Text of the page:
The sequel to 2014’s Mexican Barbaros brings together more south of the border filmmakers to create a portmanteau movie that only had one rule: each story had to be about something related to Mexican culture without repeating anything from the first movie.
Tijuana’s Abraham Sanchez starts the movie with Juan the Soldier, a story about a soldier who makes a deal with the devil to come back after his death. Sanchez’s first movie was a short called Antropofagus that cost $20, so he’s my kind of filmmaker.
Diego Cohen made Paidos Phobos, a tale of a mother who is behind a door, hiding, that the main character is afraid to see. Cohen also directed the films La Marca del Demonio and Perididos.
Potzonalli is a fourth-wall-breaking comedy by Fernando Urdapilleta, who also directed Estrellas Solitarias. It’s the story of a father getting his just reward for how he treats his family.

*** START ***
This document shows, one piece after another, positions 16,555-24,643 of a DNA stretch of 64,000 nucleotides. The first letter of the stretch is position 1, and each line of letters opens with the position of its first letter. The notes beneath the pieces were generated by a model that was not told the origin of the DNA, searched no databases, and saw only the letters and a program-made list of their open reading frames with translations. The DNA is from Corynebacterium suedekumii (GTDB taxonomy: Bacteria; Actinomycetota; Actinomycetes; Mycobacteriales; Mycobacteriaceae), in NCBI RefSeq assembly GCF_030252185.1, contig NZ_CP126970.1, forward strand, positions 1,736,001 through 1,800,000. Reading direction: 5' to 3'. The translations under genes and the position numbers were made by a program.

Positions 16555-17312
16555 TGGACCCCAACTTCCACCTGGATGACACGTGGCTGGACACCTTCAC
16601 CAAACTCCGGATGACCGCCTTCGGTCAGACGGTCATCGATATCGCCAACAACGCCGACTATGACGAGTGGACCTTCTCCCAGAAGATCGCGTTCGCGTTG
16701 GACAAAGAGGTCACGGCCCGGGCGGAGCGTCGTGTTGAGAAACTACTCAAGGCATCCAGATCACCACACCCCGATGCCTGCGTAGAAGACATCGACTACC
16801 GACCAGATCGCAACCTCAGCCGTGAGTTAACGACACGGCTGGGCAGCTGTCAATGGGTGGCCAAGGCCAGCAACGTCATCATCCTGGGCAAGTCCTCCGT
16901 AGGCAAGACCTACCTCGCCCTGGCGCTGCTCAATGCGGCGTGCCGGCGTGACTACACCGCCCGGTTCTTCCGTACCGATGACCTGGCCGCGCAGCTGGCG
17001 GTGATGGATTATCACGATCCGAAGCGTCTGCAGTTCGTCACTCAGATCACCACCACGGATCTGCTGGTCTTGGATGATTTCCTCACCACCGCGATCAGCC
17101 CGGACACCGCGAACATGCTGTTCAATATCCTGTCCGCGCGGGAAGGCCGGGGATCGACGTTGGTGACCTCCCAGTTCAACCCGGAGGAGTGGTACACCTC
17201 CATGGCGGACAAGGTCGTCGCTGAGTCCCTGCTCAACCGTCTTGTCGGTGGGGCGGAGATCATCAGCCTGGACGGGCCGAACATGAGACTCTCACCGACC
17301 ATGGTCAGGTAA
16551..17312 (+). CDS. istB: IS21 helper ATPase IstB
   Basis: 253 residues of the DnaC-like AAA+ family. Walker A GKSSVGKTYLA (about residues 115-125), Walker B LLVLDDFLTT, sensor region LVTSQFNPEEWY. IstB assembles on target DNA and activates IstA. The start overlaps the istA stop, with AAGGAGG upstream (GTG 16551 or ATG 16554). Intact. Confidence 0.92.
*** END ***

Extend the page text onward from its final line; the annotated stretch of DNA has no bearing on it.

Christian Cueva and Ricardo Farias made Fireballs, the story of demons who transform amateur pornography into a murderous evening. This team is called Giant Stories and they’ve mostly worked on short films.
Michelle Garza’s Vitriol is the story that most point out in this collection. Like most of the directors in this movie, she’s mainly worked on shorts. I’d love to check out her movie La Rabia de Clara, which is about a woman quarantined with rabies yearning to become part of a pack of wild dogs.
Do Not Sleep is a story of old grandmother’s tales by Sergio Tello. It Is Time, by Carlos Melendez, is about bullying, something that the director has explored in other films like Hysteria. And Exodontia, by series boss Lex Ortega, is a frightening tale of the tooth fairy.
While there is no uniting story, the idea of seeing Mexican creatives handling uniquely Mexican themes is the whole reason to see this film. I enjoyed it as much as the original.